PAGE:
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DIY Ethic
DIY ethic refers to the ethic of self-sufficiency through completing tasks without the aid of a paid expert. Literally meaning "do it yourself", the DIY ethic promotes the idea that anyone is capable of performing a variety of tasks rather than relying on paid specialists. The DIY ethic requires that the adherent seeks out the knowledge required to complete a given task. The term can refer to a variety of disciplines, including home improvement, first aid or creative works. Rather than belittling or showing disdain for those who engage in manual labor or skilled crafts, DIY champions the average individual seeking such knowledge and expertise
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Downshifting (lifestyle)
Downshifting is a social behavior or trend in which individuals live simpler lives to escape from what critics call the rat race of obsessive materialism and to reduce the "stress, overtime, and psychological expense that may accompany it". It emphasizes finding an improved balance between leisure and work and focusing life goals on personal fulfilment and building relationships instead of the all-consuming pursuit of economic success
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Dry Toilet
A dry toilet (or non-flush toilet, no flush toilet or toilet without a flush) is a toilet that operates without flush water, unlike a flush toilet. The dry toilet may have a raised pedestal on which the user can sit, or a squat pan over which the user squats in the case of a squat toilet
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Forest Gardening
Forest gardening is a low-maintenance sustainable plant-based food production and agroforestry system based on woodland ecosystems, incorporating fruit and nut trees, shrubs, herbs, vines and perennial vegetables which have yields directly useful to humans. Making use of companion planting, these can be intermixed to grow in a succession of layers, to build a woodland habitat. Forest gardening is a prehistoric method of securing food in tropical areas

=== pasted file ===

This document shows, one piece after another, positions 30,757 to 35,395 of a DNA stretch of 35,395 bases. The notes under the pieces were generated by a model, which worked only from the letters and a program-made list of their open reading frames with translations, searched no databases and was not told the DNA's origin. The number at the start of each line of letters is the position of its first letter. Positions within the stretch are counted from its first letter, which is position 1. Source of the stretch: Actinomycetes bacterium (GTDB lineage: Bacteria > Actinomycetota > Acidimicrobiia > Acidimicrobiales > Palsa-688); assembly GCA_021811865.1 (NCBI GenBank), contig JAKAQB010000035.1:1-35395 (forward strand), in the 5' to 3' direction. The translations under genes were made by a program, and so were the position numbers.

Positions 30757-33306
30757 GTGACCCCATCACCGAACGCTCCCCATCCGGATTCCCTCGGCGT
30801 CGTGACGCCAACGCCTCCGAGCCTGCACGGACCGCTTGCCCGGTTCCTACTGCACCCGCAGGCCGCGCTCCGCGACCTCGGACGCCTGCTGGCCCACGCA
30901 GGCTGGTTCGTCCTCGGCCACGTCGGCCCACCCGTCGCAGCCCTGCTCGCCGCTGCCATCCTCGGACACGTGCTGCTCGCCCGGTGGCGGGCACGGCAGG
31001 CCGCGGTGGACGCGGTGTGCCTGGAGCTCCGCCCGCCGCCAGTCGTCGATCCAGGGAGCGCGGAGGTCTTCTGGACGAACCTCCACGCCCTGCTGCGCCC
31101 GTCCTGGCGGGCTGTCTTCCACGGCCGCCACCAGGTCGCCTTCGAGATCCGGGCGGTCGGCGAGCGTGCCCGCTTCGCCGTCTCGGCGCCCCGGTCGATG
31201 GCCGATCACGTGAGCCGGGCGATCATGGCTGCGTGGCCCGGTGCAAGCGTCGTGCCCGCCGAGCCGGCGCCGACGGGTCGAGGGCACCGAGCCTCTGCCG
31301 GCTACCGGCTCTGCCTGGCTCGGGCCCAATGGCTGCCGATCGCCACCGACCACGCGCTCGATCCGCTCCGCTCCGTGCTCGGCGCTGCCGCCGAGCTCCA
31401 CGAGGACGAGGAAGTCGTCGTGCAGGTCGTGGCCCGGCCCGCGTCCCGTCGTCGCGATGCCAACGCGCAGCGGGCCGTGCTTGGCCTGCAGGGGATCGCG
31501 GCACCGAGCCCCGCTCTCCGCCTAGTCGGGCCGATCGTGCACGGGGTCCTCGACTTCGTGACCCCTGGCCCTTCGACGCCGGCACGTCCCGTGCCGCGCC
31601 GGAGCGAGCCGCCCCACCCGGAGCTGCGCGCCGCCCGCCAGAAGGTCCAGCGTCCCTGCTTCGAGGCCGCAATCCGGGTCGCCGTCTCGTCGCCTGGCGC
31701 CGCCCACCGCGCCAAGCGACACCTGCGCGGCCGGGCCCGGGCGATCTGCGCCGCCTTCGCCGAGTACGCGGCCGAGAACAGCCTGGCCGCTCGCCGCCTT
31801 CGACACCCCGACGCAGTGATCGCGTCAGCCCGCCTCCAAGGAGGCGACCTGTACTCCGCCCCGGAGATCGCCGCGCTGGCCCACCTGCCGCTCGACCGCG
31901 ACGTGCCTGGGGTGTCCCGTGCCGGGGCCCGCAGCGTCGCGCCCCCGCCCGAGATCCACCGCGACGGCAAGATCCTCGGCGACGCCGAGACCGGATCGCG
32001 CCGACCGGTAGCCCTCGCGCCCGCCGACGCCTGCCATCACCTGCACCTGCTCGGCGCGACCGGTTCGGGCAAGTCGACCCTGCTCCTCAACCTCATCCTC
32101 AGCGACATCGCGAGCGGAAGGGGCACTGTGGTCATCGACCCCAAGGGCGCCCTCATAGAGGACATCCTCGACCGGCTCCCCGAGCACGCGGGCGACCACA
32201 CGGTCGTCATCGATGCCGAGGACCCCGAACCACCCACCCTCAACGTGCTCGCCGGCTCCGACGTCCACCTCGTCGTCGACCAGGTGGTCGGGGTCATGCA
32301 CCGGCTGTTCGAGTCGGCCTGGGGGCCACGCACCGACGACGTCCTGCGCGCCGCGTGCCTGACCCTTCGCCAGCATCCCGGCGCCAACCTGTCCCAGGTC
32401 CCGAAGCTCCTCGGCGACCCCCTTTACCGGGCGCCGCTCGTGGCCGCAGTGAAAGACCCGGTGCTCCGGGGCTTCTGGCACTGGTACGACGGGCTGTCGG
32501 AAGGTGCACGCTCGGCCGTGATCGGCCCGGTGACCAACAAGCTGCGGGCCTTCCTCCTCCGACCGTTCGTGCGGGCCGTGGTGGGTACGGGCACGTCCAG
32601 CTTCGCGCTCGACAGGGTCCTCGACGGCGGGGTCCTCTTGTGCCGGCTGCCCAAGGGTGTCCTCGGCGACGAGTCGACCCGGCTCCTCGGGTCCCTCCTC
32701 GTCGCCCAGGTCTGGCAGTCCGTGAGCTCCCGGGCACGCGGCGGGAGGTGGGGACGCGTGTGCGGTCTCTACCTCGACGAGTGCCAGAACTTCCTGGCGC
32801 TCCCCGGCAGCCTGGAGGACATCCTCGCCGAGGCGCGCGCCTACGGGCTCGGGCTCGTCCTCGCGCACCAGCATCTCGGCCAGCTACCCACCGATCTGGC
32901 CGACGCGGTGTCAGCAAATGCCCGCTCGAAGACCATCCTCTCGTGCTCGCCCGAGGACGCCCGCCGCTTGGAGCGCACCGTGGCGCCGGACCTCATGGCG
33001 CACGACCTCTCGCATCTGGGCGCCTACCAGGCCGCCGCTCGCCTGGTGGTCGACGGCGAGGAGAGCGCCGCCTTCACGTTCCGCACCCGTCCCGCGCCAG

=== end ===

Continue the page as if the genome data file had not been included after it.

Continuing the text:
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Frugality
Frugality is the quality of being frugal, sparing, thrifty, prudent or economical in the consumption of consumable resources such as food, time or money, and avoiding waste, lavishness or extravagance. In behavi
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Moderately Prosperous Society
Moderately prosperous society (Chinese: 小康社会; pinyin: xiǎokāngshèhuì) is a Chinese term, originally of Confucianism, used to describe a society composed of a functional middle-class. The term is best known in recent years through its use by Hu Jintao, General Secretary of the Communist Party of China between 2002 and 2012, when referring to economic policies intended to realize a more equal distribution of wealth. In the usages (tifa) of current General Secretary Xi Jinping, the term "China dream" or "Chinese dream" has gained somewhat greater prominence
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Gift Economy
A gift economy or gift culture is a mode of exchange where valuables are not traded or sold, but rather given without an explicit agreement for immediate or future rewards. Social norms and customs govern gifting in a gift culture, gifts are not given in an explicit exchange of goods or services for money, or some other commodity or service. This contrasts with a barter economy or a market economy, where goods and services are primarily explicitly exchanged for value received. The nature of gift economies forms the subject of a foundational debate in anthropology
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Intentional Community
An intentional community is a planned residential community designed from the start to have a high degree of social cohesion and teamwork. The members of an intentional community typically hold a common social, political, religious, or spiritual vision and often follow an alternative lifestyle. They typically share responsibilities and resources. Intentional communities include collective households, cohousing communities, coliving, ecovillages, monasteries, communes, survivalist retreats, kibbutzim, ashrams, and housing cooperatives